Finding a yacht interior designer who gets you and your unique tastes is no mean feat. In a saturated market, a few big firms tend to crop up time and time again, but every now and then, a new name arrives. In 2020, that new name was Njord by Bergman Design House – a game-changing yacht design company founded by husband-and-wife duo Marie Soliman and Albin Berglund, and Sarah Colbon.
While Njord is a new starter, Bergman Design House (led by Berglund and Soliman) certainly is not, with the firm having put its name on a plethora of residential and commercial design projects around the world. The extensive portfolio includes the likes of BXR gyms, Vancouver’s Laowai bar, The Other House hotel, private London apartments and Dubai mansions – but crucially, no floating vessels.
The birth of Bergman’s yachting arm was all at once sudden, and a long time coming. “In 2016 I came across an incredible hotel in Norway which was [designed] by … Bergman Design House. I just fell in love with it. I thought ‘Oh my gosh, if you can bring these skills into yachting, that would be a dream’ and I kept tabs on them as the years went on,” Colbon tells Elite Traveler.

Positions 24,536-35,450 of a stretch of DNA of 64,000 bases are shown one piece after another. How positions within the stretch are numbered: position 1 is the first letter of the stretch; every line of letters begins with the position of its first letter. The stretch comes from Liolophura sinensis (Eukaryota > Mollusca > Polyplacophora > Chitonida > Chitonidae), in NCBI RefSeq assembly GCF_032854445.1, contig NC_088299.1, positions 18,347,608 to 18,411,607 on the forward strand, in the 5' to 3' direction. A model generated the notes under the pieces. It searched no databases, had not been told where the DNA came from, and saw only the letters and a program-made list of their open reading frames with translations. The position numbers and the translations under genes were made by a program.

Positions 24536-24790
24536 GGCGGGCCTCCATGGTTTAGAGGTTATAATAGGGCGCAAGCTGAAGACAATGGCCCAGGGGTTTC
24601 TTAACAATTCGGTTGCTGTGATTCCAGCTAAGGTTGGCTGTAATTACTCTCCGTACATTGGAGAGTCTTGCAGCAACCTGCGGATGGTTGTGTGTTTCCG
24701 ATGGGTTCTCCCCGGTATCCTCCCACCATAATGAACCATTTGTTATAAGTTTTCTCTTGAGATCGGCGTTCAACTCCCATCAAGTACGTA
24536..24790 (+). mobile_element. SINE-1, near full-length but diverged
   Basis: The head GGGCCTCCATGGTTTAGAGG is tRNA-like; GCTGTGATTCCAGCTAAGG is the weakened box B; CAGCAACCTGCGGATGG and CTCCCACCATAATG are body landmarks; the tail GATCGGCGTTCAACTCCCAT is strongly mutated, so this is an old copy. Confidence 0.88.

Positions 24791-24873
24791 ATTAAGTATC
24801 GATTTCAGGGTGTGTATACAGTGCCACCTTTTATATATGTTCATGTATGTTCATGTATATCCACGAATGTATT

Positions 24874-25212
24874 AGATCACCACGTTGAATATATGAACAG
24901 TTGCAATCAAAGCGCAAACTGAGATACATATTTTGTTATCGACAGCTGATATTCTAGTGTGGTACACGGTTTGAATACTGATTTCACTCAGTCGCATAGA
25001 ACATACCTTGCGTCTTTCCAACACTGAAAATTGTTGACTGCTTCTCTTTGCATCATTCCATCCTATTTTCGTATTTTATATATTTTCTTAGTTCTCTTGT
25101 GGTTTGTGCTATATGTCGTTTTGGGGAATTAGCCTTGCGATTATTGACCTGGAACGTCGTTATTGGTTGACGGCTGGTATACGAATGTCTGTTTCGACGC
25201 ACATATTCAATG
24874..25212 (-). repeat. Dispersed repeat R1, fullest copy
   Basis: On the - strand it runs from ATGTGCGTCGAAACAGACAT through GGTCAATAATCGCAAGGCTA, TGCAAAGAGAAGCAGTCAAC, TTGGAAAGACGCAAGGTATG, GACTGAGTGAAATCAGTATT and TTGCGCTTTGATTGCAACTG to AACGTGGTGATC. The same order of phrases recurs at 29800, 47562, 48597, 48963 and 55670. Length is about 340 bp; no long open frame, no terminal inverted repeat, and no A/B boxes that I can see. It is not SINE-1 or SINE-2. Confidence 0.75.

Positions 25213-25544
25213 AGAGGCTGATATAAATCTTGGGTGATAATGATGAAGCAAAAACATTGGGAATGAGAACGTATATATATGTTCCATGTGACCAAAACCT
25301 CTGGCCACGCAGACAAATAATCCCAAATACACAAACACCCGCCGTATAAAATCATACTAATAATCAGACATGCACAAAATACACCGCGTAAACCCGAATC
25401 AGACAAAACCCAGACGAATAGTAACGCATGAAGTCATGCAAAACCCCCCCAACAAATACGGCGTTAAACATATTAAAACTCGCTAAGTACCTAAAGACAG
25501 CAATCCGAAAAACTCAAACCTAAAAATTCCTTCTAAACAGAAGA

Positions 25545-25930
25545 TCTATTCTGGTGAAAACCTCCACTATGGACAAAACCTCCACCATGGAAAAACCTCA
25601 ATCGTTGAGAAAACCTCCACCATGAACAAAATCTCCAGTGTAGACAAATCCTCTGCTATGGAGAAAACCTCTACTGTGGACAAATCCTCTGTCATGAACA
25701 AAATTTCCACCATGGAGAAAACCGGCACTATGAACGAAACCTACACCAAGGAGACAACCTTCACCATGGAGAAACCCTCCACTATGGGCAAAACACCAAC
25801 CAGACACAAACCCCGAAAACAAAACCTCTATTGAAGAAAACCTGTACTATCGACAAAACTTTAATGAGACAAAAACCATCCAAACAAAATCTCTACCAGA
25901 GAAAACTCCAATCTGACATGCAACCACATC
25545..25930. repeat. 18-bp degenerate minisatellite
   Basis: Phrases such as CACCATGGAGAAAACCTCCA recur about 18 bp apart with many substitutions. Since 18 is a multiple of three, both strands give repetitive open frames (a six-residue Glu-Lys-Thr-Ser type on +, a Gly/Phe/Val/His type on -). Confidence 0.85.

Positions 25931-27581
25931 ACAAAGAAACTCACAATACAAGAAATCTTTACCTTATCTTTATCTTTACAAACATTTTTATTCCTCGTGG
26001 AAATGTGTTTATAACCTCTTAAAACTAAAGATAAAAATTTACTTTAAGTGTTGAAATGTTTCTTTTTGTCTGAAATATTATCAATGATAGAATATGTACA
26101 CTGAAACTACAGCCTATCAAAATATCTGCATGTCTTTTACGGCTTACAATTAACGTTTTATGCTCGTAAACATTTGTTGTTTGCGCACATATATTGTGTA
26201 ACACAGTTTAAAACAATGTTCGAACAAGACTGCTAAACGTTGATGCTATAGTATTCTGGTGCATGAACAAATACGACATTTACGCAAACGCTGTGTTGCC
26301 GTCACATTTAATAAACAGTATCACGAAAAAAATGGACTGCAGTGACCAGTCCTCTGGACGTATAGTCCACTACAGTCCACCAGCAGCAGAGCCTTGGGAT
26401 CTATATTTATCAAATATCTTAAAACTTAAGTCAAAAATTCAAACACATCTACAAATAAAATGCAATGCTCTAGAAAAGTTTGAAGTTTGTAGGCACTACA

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And then, several years later, Colbon coincidentally found herself as a guest on a luxury lifestyle podcast alongside Soliman. “I’m not kidding you, we just clicked,” Colbon says. “We got chatting and then after that call, she instantly rang me [and] said ‘We’ve been asked by our clients to look at setting up a design arm for yachting in our company, but it’s not our expertise. We don’t know the industry.’”
“But she said, ‘We just love you, let’s work together.’ We’d never met in person but within 48 hours we’d registered a company.”